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In His Own Words: An Examination of Some of Soros’ Socioeconomic Philosophies


"The main obstacle to a stable and just world order is the United States."

George Soros' name has been thrown around a lot lately. Everyone is familiar with the man and some of his past escapades. But what does he really stand for, that is, what is his vision?

Recently, he has pushed for a common treasury for the eurozone. He has also advocated putting major banks under European Central Bank direction and cheap debt refinancing for countries like Italy and Spain.

And, in the words of Business Insider, these proposals are similar to his vision of a "New World Order" (which he has promoted for years).

In the process of campaigning for the above recommendations, he has drawn a lot of attention to himself. So the question must be asked: what exactly is his vision?

Alex Howe of Business Insider has taken it upon himself to examine Soros' own words so as to better understand whether or not his plan are indeed radical:

Alliances made between government and business threaten democracy:

His Solution: A New World Order.

"Perhaps the greatest threat to freedom and democracy in the world today comes from the formation of unholy alliances between government and businesses," he wrote in Open Society: Reforming Global Capitalism.

Soros specifically lists corrupt countries like Zimbabwe, as well as plutocracy in Russia.

The United States supports unilateralism, which threatens a stable world order:

His Solution: A world that operates under multilateralism, not one super power.

"The main obstacle to a stable and just world order is the United States," he wrote in The Age of Fallibility: Consequences of the War on Terror.

Dismayed by a seemingly overzealous U.S. foreign policy stemming from 9/11, Soros has been unapologetically critical of U.S.  military interventions. In his book "Open Society: Reforming Global Capitalism," he spells out his criticism:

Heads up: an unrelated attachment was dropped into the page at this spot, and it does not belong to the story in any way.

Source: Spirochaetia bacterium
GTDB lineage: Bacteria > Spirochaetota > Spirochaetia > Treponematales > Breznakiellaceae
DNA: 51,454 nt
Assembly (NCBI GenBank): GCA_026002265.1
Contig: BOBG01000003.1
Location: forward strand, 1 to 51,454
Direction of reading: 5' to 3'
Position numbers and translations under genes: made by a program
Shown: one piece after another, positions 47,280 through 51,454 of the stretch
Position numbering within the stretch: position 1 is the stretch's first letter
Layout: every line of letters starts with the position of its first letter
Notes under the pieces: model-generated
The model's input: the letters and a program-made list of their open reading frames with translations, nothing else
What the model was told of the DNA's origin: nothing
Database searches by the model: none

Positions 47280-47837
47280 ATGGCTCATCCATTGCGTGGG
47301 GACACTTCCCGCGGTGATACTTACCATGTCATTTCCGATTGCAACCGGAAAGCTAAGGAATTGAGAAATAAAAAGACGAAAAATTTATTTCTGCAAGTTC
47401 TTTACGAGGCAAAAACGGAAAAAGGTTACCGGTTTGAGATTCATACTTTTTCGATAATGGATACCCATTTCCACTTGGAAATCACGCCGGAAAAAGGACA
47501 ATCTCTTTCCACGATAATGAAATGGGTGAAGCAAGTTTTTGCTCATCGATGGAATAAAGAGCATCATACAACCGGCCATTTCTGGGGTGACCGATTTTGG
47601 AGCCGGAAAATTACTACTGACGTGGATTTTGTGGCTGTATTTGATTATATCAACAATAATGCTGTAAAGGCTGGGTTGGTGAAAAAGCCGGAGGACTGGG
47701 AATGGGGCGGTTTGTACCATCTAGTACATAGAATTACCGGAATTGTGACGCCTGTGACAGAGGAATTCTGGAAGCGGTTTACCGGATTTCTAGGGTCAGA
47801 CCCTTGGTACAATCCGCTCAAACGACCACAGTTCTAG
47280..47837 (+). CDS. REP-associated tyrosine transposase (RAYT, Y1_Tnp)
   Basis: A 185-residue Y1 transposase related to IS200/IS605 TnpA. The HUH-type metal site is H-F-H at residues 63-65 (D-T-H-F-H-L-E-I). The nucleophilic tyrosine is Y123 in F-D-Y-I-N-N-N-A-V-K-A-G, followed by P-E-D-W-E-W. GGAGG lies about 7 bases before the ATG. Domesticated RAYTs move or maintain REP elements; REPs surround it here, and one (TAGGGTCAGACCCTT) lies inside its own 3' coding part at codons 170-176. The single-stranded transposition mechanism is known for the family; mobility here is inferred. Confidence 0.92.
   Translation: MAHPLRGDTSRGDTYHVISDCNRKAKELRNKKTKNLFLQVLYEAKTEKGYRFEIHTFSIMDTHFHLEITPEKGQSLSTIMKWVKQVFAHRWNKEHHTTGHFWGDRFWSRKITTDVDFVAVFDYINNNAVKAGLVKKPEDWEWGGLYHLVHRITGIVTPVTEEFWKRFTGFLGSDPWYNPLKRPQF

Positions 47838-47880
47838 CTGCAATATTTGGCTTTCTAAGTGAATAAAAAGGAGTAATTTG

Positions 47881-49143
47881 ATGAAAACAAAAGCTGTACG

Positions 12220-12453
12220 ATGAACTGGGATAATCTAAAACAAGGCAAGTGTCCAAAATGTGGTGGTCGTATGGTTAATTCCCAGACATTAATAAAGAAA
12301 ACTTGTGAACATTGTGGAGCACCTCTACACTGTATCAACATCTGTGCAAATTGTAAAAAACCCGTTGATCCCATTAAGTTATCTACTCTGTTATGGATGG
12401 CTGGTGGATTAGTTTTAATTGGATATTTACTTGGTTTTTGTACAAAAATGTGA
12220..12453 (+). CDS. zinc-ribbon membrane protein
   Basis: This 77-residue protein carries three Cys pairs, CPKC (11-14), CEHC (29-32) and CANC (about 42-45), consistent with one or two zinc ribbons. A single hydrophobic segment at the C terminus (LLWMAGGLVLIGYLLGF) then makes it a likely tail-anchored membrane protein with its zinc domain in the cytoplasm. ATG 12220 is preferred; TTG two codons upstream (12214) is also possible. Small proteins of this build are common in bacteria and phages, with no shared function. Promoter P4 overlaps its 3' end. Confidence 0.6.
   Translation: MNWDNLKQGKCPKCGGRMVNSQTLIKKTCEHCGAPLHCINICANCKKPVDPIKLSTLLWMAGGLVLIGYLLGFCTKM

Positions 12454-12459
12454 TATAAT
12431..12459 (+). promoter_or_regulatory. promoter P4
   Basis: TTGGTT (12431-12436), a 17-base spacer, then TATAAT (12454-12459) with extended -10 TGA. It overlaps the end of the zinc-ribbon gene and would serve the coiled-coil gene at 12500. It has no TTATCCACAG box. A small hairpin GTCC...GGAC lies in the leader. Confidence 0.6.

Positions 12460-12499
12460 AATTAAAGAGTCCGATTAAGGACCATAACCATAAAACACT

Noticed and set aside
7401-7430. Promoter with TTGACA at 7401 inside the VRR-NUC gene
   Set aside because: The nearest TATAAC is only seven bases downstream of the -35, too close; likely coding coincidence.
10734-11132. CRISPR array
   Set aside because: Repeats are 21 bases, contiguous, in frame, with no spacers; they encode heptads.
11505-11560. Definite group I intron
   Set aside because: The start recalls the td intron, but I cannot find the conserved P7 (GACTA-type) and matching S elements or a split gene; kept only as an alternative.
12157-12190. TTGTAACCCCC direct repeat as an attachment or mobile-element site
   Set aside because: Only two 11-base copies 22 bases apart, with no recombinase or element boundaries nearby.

"It may be shocking to say, but I believe that the current unilateralist posture of the United States constitutes a serious threat to the peace and prosperity of the world."

"The United States faces a crisis of identity: Does it want to be a solitary superpower or the leader of the free world?" he added later in The Crisis of Global Capitalism.

In short, Soros is a huge advocate of multilateralism. Indeed, Fox Nation tied him to the Western intervention in Libya.

Right now, capitalism is the enemy of the open society:

His Solution: Regulated markets that are not governed by capitalism

"The main enemy of the open society, I believe, is no longer the communist but the capitalist threat," Soros wrote referencing the state of the world after the fall of the Soviet empire.

Soros believes that an unfettered free market is dangerous

After he wrote about how capitalism had taken communism's place, Russia announced a debt moratorium, precipitating the infamous collapse of Long-Term Capital Management.

From "When Genius Failed," Roger Lowenstein's account of the crisis: "In seventy years, Russia's Communists had not succeeded in dealing markets such a telling blow as did its deadbeat capitalists."

(Source of Quote: The Capitalist Threat, by George Soros, courtesy of the Atlantic)

Laissez-faire economics isn't working anymore:

His Solution: An end to laissez-faire economics, which means financial transactions between private parties would be governed by state intervention, including restrictive regulations, taxes, tariffs and enforced monopolies.

"Laissez-faire ideology does not prepare us to cope with this challenge. It does not recognize the need for a world order," Soros wrote in the Atlantic.

Here Soros' context is the collapse of the Cold War geopolitical structure, which allowed capitalism to run free. Comparing the late 90's to the "golden age of capitalism" at the end of the 19th century, Soros writes: